27. Sleeping Arrangements by Madeline Wickham 3.5 Entertaining, but something missing.

28. The Gatecrasher by Madeline Wickham 3.5 Entertaining, but infuriating characters

29. The Things We Do For Love  by Kristin Hannah 4 Pretty good

30. Raising Cain: Protecting The Emotional Life of Boys by Dan Kindlon 3.5 Worth reading but could have gone much deeper

31. Isaac’s Storm by Erik Larson 4 Pretty good

32. Magic Hour by Kristin Hannah 3.5 Worth reading but not as much substance as could have been

33. The Second Shift by Arlie Hoschild 2 Dated and overrated

34. The Crescent City Lynchings by Tom Smith 2 Disappointing

35. Kitchen Confidential by Anthony Bourdain    5 Loved it  ***TOP PICK***

36. Lolita by Vladimir Nabokov 2 Well-written but too disturbing for my tastes

37. Becoming Attached by Robert Karen   3 Alright, more academic than anticipated

38. Bed Rest by Sarah Bilston  4 Pretty good

39. Mommy Tracked by Whitney Gaskell 3.5 Entertaining, but something missing.

40. As Hot As It Was You Ought To Thank Me by Nanci Kincaid 3 Alright

41. Watermelon by Marian Keyes 3 Writing style distracting, frustrating characters.

42. Dark Matter: The Private Life of Sir Isaac Newton   by Philip Kerr   2 Contrived and boring.

43. Thunderstruck by Erik Larson 2.5 More boring and drawn out than expected.

44. Half-Broke Horses by Jeannette Walls 4.5 Very good  ***TOP PICK

45. Your Baby’s First Year by American Pediatric Association 4 Useful

46. The Girlfriends’ Guide To Surviving The 1st Year of Motherhood by Vicki Iovine 4.5 Very good  ***TOP PICK***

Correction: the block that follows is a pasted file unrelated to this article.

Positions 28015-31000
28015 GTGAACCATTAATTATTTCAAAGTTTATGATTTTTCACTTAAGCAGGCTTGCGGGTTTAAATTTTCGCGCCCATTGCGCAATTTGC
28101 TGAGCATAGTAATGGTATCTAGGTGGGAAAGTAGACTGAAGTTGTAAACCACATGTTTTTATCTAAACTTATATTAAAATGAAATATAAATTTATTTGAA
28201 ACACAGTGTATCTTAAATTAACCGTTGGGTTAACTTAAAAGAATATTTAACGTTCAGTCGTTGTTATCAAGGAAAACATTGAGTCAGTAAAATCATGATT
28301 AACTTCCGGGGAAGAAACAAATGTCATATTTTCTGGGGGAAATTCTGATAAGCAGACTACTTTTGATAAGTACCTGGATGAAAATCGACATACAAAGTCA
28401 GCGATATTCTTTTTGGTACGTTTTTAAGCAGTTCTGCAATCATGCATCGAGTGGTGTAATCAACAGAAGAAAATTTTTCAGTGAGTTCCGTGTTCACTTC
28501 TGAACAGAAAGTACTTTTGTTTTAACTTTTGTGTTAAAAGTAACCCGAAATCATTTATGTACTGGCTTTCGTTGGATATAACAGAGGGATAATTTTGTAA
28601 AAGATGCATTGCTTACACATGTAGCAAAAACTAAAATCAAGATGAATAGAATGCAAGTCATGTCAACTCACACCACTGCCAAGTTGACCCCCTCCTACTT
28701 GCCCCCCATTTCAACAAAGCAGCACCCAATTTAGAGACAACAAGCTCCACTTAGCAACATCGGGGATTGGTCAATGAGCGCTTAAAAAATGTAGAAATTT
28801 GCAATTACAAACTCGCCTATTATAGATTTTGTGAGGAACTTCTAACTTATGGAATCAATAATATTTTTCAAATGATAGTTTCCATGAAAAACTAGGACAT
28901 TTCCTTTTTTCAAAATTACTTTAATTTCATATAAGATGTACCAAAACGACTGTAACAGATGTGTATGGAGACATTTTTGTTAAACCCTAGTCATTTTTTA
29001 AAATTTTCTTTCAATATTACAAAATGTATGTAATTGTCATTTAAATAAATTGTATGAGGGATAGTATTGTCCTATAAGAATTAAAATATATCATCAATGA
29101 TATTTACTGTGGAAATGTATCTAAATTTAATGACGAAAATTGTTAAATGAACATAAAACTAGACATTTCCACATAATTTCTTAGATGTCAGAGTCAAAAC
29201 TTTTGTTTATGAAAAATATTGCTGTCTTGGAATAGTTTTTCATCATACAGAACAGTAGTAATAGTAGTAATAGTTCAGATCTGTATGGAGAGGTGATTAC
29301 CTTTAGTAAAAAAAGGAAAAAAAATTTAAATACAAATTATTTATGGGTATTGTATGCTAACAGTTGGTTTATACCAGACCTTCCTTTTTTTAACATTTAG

47. The Heart of the Matter by Emily Giffin 3 Disappointing

48. The Second Nine Months by Vicki Glembocki 4 Would recommend to a mom-to-be

49. Shanghai Girls by Lisa See 3.5 Good, but hated the ending.

50. The Lace Reader by Brunonia Barry 3 Alright

51. The Geography of Bliss by Eric Weiner     4 Interesting

52. The Graveyard Book by Neil Gaiman 3 Overrated

53. High Fidelity by Nick Hornby 4.5 Very good, more unique than anticipated, almost exactly the same as the movie though

54. Three Little Words by Ashley Rhodes-Courter 4 Pretty good

55. The Picture of Dorian Gray by Oscar Wilde 3 Alright

56. Diary of a Mad Mom-to-Be by Laura Wolf 4 Second time read

57. Angry Housewives Eating Bon Bons by Lorna Ladvik 3.5 Much more depth than anticipated.

58. The Guardian by Nicholas Sparks     3 Overly ambitious

59. What To Expect The First Year by Heidi Murkoff 4 Useful

60. Baby 411 by Denise Fields   4 Useful

61. The Nursing Mother’s Companion by Kathleen Huggins 3 Disappointing

62. Me Of Little Faith by Lewis Black 3 Alright

63. Fly Away Home by Jennifer Weiner 3 Alright

64. From Dead To Worse by Charlaine Harris 4 Cute

65. F My Life by Maxine Valette et al      4 Hilarious

66. Scarlet Feather  by Maeve Binchy      2 Contrived and boring, too many characters.

68. Eat, Pray, Love    by Elizabeth Gilbert 2.5 Overrated and mostly boring. 

69. Good Things I Wish You by A. Manette Ansay   2 Boring  

70. The Lacemakers of Glenmara  by Heather Barbieri 3.5 Worth reading but not a lot of substance

71. Look Again by Lisa Scottoline 4 Pretty good

72. The Gift of an Ordinary Day by Katrina Kenison    3.5 Pretty good, not quite what I expected

What were YOUR top 5 books of 2010?